For my part I only ask a single question. Is not the motto of the US "In God we Trust?"

Tuesday, July 19, 2005

Religion & Politics

In my life there no more important subjects in this world than the topics of religion and politics necessarily in that order. As a philosopher I know that these two topics are at the core of each human person. In the culture that we as Americans find ourselves in these days we are faced with a growing number of people that tout as the cause of humanity anything but those two basic principles of our human nature to help save what is left of our ailing society. To approach another and enter into the discussion of those things that really matter (religion and politics) as opposed to soccer, major league baseball, and the eating habits of Hollywood's toothpick posterchildren is considered conversation best left to internal dialogue. God forbid that you might not agree on a subject. And yet worse, someone may try to convert you to their point of view - what shameful behavior.

I would submit that the cause of this glut of political correct speak is at its core caused by the divorce of faith and reason. I would not claim that it is because we live in a hyper-sensative society or that most people are so uninformed on these two subjects that conversation rarely goes beyond the learning level of a third grade Sunday School student but rather it is because faith has become united to the passions (emotions) and to discuss religion is to pluck on the tender heart strings of an emotionally unbalanced bison.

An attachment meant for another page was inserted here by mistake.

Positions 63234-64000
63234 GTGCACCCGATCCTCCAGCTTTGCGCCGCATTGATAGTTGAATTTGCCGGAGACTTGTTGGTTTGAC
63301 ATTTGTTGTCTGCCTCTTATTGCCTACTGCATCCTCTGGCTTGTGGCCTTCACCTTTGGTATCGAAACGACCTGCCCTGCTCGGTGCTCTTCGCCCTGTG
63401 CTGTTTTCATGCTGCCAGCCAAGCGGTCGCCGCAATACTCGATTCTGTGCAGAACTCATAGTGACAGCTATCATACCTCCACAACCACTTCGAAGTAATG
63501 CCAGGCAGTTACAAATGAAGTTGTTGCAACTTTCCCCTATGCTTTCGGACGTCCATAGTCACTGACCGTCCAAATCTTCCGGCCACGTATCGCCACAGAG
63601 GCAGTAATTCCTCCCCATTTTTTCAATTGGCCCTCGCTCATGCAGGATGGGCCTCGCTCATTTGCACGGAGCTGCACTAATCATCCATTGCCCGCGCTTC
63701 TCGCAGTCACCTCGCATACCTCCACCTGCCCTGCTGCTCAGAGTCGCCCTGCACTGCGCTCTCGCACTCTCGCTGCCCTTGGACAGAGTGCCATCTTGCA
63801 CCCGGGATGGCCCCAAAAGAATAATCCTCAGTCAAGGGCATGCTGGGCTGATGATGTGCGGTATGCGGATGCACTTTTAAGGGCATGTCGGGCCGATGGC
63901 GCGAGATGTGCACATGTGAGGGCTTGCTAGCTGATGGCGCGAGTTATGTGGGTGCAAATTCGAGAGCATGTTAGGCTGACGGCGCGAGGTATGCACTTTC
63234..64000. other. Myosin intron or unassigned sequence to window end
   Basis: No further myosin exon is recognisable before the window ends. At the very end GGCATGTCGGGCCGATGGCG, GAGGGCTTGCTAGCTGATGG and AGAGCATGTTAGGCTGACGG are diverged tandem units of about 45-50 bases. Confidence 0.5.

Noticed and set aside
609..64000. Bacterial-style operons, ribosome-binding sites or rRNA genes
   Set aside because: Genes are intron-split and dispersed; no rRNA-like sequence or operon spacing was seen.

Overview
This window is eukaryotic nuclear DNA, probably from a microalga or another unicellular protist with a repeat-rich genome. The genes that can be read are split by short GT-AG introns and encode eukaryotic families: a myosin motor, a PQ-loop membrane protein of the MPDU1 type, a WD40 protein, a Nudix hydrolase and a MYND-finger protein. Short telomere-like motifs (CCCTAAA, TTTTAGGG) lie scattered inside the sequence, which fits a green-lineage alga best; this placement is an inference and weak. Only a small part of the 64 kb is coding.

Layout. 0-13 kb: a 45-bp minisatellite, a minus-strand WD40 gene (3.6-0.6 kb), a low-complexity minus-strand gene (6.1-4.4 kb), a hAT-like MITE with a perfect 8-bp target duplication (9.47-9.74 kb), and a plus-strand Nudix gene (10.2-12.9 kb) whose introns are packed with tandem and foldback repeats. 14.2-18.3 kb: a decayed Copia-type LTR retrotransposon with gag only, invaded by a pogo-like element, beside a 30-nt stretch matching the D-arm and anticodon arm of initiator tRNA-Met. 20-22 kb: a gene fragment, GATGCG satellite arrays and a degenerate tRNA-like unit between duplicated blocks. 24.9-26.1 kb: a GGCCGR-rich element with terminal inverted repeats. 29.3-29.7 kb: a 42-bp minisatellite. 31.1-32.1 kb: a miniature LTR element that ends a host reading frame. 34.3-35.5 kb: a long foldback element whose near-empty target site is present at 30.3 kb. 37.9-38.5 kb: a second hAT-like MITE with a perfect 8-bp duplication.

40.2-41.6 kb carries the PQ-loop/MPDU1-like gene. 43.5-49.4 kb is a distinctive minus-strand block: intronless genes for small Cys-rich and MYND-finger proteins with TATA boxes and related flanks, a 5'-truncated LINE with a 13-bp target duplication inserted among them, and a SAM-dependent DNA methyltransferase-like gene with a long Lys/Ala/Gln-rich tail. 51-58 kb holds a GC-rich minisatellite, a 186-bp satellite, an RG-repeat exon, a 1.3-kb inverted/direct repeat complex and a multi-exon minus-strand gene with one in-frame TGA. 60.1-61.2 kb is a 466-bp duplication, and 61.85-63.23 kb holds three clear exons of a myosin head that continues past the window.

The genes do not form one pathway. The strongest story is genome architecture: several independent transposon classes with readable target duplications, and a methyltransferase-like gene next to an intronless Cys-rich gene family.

As for politics - it is no surprise that this too brings out the worst reaction in individuals. Politics in America has taken on the role of religion. For some of the more notable characters it has replaced religion all together. Instead of hearing a sermon on the faith, devotees dedicate their lives to talk radio, 24 hour news channels, news blogs, and the New York Times. Instead of sacraments the deity is encountered by book signings and poll watching. And replacing the worship of God there is found the worship of whatever animal symbolizes the political affiliation that one currently finds the most expedient and its platform policies are espoused are as the Gospel - and bedamned with the rest.

If politics is the religion of today and religion and faith are based on emotional grounds of shifting sand then it is no wonder why the PC police are listening in to every spoken word waiting to testify in the next "unfriendly workspace" suit taken up in the courts. There was a time when people were rational and were able to discuss the matters of great import with fervor and respect, one to the other, to bring about a true and lasting synthesis to a noble cause. I fear that today we find a situation in place that if it were not for the oppression of law that the fate of Aaron Burr would be the fate of us all.